Climate Change: A Hot Topic

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Climate Change: A Hot Topic

Art Credits to Angela Pan!

Art Credits to Angela Pan!

Art Credits to Angela Pan!

Art Credits to Angela Pan!

Jaclyn Narleski ‘20

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When most people hear “climate change”, they often think of the polar bears and their ice caps, melting away because of humanities environmentally-harmful technology.  While yes, the polar bears are endangered and are absolutely important, what about the rest of the world?  How does climate change affect all of us? And what can we, the ones guilty of causing it in the first place, do about it?

The United States government enacted the Global Change Research Act (GCRA) in 1990 in an effort to study the effects of climate change: and potentially prevent future consequences.  The GCRA developed “a comprehensive and integrated United States research program which will assist the Nation and the world to understand, assess, predict, and respond to human-induced and natural processes of global change” now known as the National Climate Assessment (NCA) [1].  Every four years, the U.S. Global Research Program (USGRP) performs the NCA because of the GCRA mandate, with a goal to “analyze the effects of global change” on several factors that impact all of us [2]. At the end of 2018, the USGRP released the fourth NCA. So what, exactly, can we gather from its findings?

Climate change is a natural phenomenon on our Earth, resulting in shifting weather patterns and global temperatures due to the fluctuation of greenhouse gases – namely carbon dioxide – in the atmosphere.  However, with the Industrial Revolution in the early 20th century and the development of fossil fuel-based technology came the huge increase in carbon dioxide — and the massive acceleration in climate change.  The NCA concluded that “Earth’s climate is now changing faster than at any point in the history of modern civilization…but the severity of future impacts will depend largely on actions taken to reduce greenhouse gas emissions and to adapt to the changes that will occur” [2].  Present impacts from climate change on just our country include natural disasters like hurricanes, flooding, drought, snowstorms, heat waves, heavy rains, and erosion, all of which cause damage to infrastructure, agriculture, and millions of communities. Our overall annual average temperature has raised by 1.8 ℉: the effect we know as “global warming” [2].  “It’s crazy, really, how warm this winter has been. And I know from what I’ve learned in class that it’s all because of global warming: so how can we fix it?” Ana-Sofia Kyros ‘20 questions.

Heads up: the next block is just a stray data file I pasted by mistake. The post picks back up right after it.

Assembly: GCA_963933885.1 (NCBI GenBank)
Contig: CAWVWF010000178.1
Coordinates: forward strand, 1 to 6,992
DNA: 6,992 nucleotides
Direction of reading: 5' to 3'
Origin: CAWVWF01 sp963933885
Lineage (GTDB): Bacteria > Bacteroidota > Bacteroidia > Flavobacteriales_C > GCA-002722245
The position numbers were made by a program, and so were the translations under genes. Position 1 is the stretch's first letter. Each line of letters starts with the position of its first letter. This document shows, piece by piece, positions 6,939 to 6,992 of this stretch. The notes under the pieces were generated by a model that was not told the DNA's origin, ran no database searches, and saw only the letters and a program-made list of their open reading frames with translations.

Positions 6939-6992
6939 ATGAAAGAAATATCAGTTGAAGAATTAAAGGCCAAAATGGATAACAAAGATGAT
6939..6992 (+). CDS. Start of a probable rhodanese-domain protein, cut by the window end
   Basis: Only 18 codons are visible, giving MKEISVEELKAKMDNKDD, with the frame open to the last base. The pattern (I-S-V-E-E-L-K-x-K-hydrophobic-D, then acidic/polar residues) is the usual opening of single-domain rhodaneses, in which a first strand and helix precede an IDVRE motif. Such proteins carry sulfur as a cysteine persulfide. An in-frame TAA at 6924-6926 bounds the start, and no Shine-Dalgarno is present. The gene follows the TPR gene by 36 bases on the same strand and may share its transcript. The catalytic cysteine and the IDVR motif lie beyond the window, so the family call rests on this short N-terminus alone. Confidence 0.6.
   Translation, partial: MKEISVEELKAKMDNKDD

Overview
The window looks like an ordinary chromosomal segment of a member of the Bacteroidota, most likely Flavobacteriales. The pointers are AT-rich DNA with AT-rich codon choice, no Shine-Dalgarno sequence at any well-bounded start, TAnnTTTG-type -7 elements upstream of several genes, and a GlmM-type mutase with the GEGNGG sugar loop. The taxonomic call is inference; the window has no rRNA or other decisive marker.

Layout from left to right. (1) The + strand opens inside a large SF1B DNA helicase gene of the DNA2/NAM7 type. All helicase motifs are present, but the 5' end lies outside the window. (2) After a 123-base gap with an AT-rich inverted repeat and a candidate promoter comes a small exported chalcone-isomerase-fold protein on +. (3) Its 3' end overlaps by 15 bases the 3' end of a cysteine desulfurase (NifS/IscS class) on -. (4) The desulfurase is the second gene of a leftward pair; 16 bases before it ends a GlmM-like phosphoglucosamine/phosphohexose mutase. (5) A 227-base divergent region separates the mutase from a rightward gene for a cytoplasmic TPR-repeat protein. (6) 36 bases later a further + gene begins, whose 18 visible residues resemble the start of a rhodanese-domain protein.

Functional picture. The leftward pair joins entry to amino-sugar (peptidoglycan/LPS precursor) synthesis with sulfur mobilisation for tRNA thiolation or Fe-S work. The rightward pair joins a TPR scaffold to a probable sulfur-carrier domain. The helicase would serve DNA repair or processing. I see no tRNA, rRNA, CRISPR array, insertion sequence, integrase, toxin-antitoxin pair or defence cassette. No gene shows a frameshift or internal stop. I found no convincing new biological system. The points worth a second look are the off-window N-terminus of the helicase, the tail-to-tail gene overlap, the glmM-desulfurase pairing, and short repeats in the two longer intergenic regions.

The NCA also monitors the actions U.S. states take to combat climate change.  This includes infrastructure rebuilding/strengthening, flood protection, water conservation, and creating additional plans that tackle the extreme weather patterns that plague the U.S.  Nevertheless, these are only little steps taken for a massive problem, one that impacts the world. “I feel that in order to stop climate change, our country has to be a part of it too,” says Thomas Kabamalan ‘19.  “We don’t know what’s at stake in the future unless we do something now to stop it.” Climate change is caused by all the carbon dioxide emitted from every industrialized nation, so while the United States makes up a large part of that, it’s up to the world to come together to slow the disastrous effects that will only grow worse each year if not taken care of.  Though the Paris Accord – an agreement created by the United Nations very much similar to the GCRA on a global scale – has brought many nations together, after the 2016 election, the United States government made the controversial decision of dropping out of the agreement by 2019.  Our country claims it wants to prevent the devastation of climate change, yet it selfishly keeps to itself. If our government cares so much about the effects of climate change then what is the purpose of withdrawing from the Paris Accord? The United States could majorly contribute to the fight against climate change on a global scale, especially for those countries who may not have enough resources to create change.  In the end, although the NCA is of great use to our country’s affairs, the United States needs to be involved with the world when it comes to climate change to help solve this problem permanently.

 

[1] “GlobalChange.gov.” GlobalChange.gov, 2019, www.globalchange.gov/.

[2] Usgcrp. “Fourth National Climate Assessment: Summary Findings.” NCA4, 1 Jan. 1970, nca2018.globalchange.gov/.

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